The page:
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Buyer beware of location

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Posted: Monday, May 18, 2009 10:00 pm

Are you thinking about buying your first home? Perhaps you're considering buying a second home, retiring in a different area, or building your dream home. Even if you are purchasing in the same area, you must be vigilant during the purchase process.

In 2007, we decided to build a new home. I had specific requirements that I wanted: underground utilities; city sewer; and natural gas for heating. The subdivision where we purchased appeared to meet all those requirements. We received a list of utilities serving our MUD (municipal utility district). Because there were no visible propane tanks, I assumed that the area was on natural gas. When we were ready to move in, however, I was shocked to learn that our subdivision was on propane. It was piped in from a community storage tank. That meant that our heating bill would be two to three times higher than it would've been with natural gas.

With water shortages, mold, fires and floods in the news, you must take steps to make sure that the home you purchase is safe for you and your family. For example, stucco construction is in many other places in the country. Recently, many Texas builders have started building more stucco homes. When I mentioned the trend to a local Realtor, she responded by saying, "I would never buy a home with even a square inch of stucco on it!" The reason? Stucco construction cracks. If you live in an area where there is a high amount of rain and humidity, cracks can allow moisture into the walls. The result is mold.

Builders can minimize mold and improve energy efficiency by using high-quality insulation coupled with a moisture barrier product such as Tyvek. This stops moisture from seeping through stucco cracks and virtually eliminates mold problems. In our area, one builder used the cheaper alternative. Sadly, the people who bought those homes are now having moisture and mold problems.

In new subdivisions, erosion, drainage, and accessibility to septic, sewer and water are important concerns. For example, you may be looking at a beautiful, multistory home with the garages on the first floor and a number of steps up to the front door. The day is beautiful and sunny. What you may not realize is that the homes are on such high foundations because there is a history of storm surges from hurricanes. It's important to investigate whether the home you are purchasing is in a flood plain as well as the other types of risk associated with living in the area.

It's also important to determine whether you are on septic or sewer. A number of years ago, an agent sold a property on Mulholland Drive in Los Angeles. The city requires all properties to be tested to determine whether they are connected to the city sewer system. This property was not. They then searched for the septic tank. There wasn't one. The waste was actually emptying at a remote point at the bottom of the hill.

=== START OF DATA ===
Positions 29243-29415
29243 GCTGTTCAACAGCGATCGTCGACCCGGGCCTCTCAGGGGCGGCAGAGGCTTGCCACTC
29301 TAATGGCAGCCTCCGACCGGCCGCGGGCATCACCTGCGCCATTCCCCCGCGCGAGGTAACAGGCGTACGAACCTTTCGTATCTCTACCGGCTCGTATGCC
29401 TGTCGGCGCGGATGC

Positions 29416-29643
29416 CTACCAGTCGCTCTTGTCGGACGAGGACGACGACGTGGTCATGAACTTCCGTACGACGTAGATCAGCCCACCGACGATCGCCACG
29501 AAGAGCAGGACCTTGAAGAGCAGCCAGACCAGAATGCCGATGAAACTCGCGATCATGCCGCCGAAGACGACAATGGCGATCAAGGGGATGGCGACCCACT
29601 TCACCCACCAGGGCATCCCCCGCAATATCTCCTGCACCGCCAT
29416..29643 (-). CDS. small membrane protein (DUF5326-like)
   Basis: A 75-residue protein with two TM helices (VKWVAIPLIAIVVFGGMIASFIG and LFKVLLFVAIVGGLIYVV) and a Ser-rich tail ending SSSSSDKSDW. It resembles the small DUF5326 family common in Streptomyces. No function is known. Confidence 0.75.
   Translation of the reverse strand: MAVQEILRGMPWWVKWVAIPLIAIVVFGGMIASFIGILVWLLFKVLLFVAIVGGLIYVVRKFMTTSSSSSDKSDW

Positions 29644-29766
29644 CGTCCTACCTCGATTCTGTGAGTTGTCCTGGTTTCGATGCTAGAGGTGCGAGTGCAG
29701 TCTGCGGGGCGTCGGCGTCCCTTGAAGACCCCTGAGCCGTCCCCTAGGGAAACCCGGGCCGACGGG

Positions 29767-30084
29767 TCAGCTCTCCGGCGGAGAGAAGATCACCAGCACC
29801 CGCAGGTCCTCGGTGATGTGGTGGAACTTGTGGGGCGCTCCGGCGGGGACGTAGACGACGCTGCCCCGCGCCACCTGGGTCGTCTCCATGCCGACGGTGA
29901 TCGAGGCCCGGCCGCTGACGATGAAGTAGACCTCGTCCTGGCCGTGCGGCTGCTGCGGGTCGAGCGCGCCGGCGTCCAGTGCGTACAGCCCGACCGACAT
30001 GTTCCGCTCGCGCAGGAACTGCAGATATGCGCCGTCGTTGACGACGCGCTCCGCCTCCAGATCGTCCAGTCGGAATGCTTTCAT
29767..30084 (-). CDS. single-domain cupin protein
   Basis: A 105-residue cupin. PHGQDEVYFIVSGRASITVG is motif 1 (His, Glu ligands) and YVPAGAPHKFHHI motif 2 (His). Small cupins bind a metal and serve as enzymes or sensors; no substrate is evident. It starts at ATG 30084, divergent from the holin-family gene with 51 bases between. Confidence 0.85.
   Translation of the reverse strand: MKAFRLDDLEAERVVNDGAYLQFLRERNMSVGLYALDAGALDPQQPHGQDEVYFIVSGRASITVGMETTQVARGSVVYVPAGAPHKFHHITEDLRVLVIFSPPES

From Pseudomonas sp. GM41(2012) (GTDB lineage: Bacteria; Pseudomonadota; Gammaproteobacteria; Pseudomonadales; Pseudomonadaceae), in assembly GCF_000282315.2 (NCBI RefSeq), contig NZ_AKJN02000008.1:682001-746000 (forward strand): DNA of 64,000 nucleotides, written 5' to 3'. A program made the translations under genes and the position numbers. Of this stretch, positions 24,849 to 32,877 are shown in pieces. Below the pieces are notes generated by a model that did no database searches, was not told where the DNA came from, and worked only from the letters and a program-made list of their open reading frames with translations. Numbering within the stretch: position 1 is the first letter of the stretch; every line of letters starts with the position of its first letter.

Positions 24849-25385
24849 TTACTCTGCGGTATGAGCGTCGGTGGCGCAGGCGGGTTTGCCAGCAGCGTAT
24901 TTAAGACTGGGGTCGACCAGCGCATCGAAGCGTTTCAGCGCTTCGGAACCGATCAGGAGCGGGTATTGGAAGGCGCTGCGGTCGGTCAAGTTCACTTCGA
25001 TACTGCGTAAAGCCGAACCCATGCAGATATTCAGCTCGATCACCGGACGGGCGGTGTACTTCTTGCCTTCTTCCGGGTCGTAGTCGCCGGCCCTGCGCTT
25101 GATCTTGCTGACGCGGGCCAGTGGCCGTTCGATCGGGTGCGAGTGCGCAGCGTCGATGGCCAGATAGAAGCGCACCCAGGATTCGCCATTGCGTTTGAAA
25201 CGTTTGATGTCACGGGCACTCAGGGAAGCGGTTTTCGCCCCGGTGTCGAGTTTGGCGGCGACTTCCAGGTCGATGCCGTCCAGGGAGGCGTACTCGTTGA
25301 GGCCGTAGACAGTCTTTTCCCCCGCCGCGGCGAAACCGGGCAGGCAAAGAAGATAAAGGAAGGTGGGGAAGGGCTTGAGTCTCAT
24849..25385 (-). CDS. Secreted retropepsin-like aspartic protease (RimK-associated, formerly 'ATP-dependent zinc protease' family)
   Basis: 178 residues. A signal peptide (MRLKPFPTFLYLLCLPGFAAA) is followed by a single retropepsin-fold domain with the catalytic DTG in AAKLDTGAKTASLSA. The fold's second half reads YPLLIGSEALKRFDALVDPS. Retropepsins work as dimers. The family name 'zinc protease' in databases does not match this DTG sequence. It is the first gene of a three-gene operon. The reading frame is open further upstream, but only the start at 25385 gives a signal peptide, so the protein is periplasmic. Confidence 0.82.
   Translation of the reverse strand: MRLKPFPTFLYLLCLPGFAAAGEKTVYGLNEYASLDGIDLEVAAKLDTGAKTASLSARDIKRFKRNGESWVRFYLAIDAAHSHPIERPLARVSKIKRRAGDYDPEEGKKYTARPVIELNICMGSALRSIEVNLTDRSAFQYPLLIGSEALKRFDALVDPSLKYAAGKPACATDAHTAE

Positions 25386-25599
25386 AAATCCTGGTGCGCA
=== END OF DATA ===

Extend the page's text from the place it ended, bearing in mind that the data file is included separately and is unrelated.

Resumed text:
With severe drought conditions affecting many places in the country, another key issue is accessibility to water. Drought conditions are straining water resources throughout the Southwest, as well as places such as Georgia and Florida. Furthermore, if the area where you are purchasing is dependent on well water, it's important to examine the history of the aquifer (the natural formations that capture and replenish the water supply.) When the aquifer is not adequately recharged or is contaminated, the area loses its primary source of water.

What can you do to protect yourself? Check with local real estate professionals about the quality and the reputation of both the housing and the building in different areas. Search for complaints on the Web. If you're building a new home, ask neighbors how their experience was with the builder. How responsive is their customer service department? Do they respond immediately or does it take repeated calls to get a response?

Furthermore, whether you are buying a new home or a resale, have it inspected by a professional building inspector. If you're building, have the home inspected before they install the insulation and put up the drywall. Have it inspected again prior to closing. If you live in an area where there are earthquakes or landslides, it's also smart to also have a geological inspection in addition to your regular home inspection.

A final issue to investigate is the cost of insurance. For example, if you own a home in Jacksonville, Fla., your property taxes, home insurance and boat insurance (provided you can get it) could be triple what it is in the neighboring state of Georgia, in some cases. If you're purchasing a resale, ask the seller to obtain a copy of the property's insurance claim history through the Clue Database.

Careful research prior to closing is the best way to protect you and your most valuable investment.

Bernice Ross, CEO of RealEstateCoach.com, is a national speaker, trainer and author of "Real Estate Dough: Your Recipe for Real Estate Success" and other books. You can reach her at Bernice@RealEstateCoach.com.

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